By Makya Kreamer
Baltimore Watchdog Staff Writer
The Baltimore County Council on Tuesday heard a proposal to appropriate $1.4 million to the police department for the replacement of faulty weapons.
The Baltimore County Police Department is asking for the council to use $1,463,507 of the Unassigned General Fund Balance to reimburse the department after it replaced all of its FNS-40 pistols with Glock 17s.
According to Col. David Folderauer, the FNS pistols had a defect that caused them to not fire when their slide was back. The pistols would later go off if simply jolted, which lead to the injury of three officers.
If this appropriation of funds is approved, the county budget will still be $2 million under the budget’s guidelines.
Folderauer told the council that FN America, the firearm’s manufacturer, offered a temporary solution and replaced the pistol’s strikers, but this proved to have faults as well. On four different occasions at the firing range the pistol’s roll pin came loose, causing the trigger to fall off, Folderauer said.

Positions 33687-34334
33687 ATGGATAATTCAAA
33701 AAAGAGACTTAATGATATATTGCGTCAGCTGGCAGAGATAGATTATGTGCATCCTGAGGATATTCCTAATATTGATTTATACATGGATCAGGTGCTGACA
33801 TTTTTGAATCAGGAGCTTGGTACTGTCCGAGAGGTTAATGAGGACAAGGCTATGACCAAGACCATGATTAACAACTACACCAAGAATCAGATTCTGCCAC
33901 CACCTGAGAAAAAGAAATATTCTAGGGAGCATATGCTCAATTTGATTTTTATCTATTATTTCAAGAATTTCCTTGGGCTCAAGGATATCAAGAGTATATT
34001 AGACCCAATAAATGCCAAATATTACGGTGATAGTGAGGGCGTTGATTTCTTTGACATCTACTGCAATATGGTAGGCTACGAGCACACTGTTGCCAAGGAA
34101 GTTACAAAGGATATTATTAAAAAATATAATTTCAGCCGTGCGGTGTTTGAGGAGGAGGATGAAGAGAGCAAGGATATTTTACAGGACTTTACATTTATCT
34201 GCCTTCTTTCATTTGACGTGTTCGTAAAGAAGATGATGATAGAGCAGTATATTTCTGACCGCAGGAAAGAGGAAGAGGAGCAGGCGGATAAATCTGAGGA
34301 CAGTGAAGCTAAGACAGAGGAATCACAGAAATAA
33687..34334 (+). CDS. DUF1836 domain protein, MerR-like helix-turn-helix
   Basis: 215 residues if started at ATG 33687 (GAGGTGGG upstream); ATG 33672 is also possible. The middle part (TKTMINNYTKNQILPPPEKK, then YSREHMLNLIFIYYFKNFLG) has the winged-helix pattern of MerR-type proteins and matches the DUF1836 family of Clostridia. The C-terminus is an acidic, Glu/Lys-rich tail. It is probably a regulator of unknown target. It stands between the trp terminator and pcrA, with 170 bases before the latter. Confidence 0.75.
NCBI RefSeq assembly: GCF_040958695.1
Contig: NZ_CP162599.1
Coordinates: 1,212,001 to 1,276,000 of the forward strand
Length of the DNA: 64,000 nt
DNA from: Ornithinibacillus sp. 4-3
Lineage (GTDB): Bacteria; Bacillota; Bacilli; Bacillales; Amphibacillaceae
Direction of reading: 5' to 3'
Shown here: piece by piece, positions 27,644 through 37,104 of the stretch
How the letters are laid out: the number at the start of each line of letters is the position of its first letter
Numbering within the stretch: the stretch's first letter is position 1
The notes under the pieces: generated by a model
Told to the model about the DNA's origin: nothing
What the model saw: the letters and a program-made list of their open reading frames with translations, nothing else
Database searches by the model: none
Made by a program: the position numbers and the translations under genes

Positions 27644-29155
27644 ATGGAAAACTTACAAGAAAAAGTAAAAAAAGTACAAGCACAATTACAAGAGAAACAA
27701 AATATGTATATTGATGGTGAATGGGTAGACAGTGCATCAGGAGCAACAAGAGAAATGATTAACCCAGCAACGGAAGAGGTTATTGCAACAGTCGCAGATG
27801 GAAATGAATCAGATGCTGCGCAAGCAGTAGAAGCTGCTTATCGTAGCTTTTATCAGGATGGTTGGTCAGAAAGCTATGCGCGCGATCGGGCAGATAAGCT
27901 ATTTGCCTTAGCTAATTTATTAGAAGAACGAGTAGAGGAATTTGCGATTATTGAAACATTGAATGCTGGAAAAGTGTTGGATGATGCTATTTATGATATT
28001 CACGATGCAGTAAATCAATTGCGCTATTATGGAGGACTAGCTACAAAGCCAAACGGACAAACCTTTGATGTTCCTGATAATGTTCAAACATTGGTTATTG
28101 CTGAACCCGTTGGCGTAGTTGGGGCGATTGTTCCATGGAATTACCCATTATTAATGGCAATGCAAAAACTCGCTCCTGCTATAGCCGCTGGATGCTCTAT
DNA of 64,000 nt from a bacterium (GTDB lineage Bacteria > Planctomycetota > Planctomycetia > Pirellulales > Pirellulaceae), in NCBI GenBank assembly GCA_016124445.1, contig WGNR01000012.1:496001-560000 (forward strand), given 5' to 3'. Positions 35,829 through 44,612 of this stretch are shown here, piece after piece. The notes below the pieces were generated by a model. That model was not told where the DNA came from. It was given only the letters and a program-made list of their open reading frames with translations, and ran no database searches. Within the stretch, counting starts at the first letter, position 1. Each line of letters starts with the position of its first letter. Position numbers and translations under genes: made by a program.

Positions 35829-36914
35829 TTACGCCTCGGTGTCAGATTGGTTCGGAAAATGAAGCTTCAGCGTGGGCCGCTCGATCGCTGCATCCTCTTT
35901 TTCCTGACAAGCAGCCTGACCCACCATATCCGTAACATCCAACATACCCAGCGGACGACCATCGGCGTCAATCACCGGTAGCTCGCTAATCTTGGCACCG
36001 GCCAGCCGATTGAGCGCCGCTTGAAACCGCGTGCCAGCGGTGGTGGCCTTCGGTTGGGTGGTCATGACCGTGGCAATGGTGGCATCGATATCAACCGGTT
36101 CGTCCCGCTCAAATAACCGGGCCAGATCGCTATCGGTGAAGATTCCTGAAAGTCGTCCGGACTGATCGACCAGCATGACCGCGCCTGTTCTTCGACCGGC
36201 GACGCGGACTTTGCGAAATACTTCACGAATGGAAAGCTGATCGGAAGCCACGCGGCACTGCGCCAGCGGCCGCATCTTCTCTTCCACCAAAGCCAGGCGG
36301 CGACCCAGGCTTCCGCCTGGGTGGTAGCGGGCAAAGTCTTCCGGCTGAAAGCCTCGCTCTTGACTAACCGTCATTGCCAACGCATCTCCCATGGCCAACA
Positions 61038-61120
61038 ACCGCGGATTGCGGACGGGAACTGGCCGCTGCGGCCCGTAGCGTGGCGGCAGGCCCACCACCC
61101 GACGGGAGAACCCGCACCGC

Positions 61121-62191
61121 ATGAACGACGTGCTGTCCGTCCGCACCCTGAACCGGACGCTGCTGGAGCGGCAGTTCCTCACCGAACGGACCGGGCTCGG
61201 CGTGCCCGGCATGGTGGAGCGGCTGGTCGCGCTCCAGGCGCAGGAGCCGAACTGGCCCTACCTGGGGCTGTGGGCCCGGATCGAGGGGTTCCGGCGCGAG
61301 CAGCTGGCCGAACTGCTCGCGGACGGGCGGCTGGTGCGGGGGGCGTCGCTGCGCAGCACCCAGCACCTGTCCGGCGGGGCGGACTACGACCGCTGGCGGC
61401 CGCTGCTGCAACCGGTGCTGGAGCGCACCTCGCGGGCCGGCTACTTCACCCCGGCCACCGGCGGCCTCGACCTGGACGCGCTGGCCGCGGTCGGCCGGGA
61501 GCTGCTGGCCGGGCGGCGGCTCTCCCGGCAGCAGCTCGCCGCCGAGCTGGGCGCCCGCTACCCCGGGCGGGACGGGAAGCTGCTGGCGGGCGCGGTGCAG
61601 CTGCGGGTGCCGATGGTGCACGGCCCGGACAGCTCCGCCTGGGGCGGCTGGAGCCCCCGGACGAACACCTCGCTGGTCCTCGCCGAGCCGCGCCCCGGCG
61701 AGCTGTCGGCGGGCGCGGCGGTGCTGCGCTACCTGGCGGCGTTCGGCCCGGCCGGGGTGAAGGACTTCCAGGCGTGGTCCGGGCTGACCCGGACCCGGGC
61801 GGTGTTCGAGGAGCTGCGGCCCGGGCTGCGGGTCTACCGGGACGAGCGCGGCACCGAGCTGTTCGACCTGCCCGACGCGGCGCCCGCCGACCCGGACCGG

Folderauer said the department needed a permanent solution quickly. Without one from FN America, he said, the department decided to replace all FNS-40 pistols being used by police officers, deputy sheriffs and correctional officers.
According to Folderauer, the Glock 17, a 9mm pistol, was chosen because it is similar to what the department has previously used.
Councilman David Marks, R-Fifth District, asked if the decision to purchase the Glock 17 was politically motivated, but Folderauer insists it was because the firearm is “tried and true.”
Marks’ question stems from what he called a “nasty” statement from FN America in response to the police department’s decision regarding the firearm.
The $1.4 million the police are asking for includes the cost of the guns as well as replacement holsters, accessories, and safety features. Folderauer said the police department hopes to get 10 years of use out of each new weapon.
The councilmembers all nodded their heads in agreement when Folderauer stated that the faulty pistols were “unfair to the taxpayers.” County police said they are seeking reimbursed from FN America for all of the firearms they purchased and can no longer use.
The Baltimore County Council will vote on the bill on April 1, and if approved it will go into effect on April 14.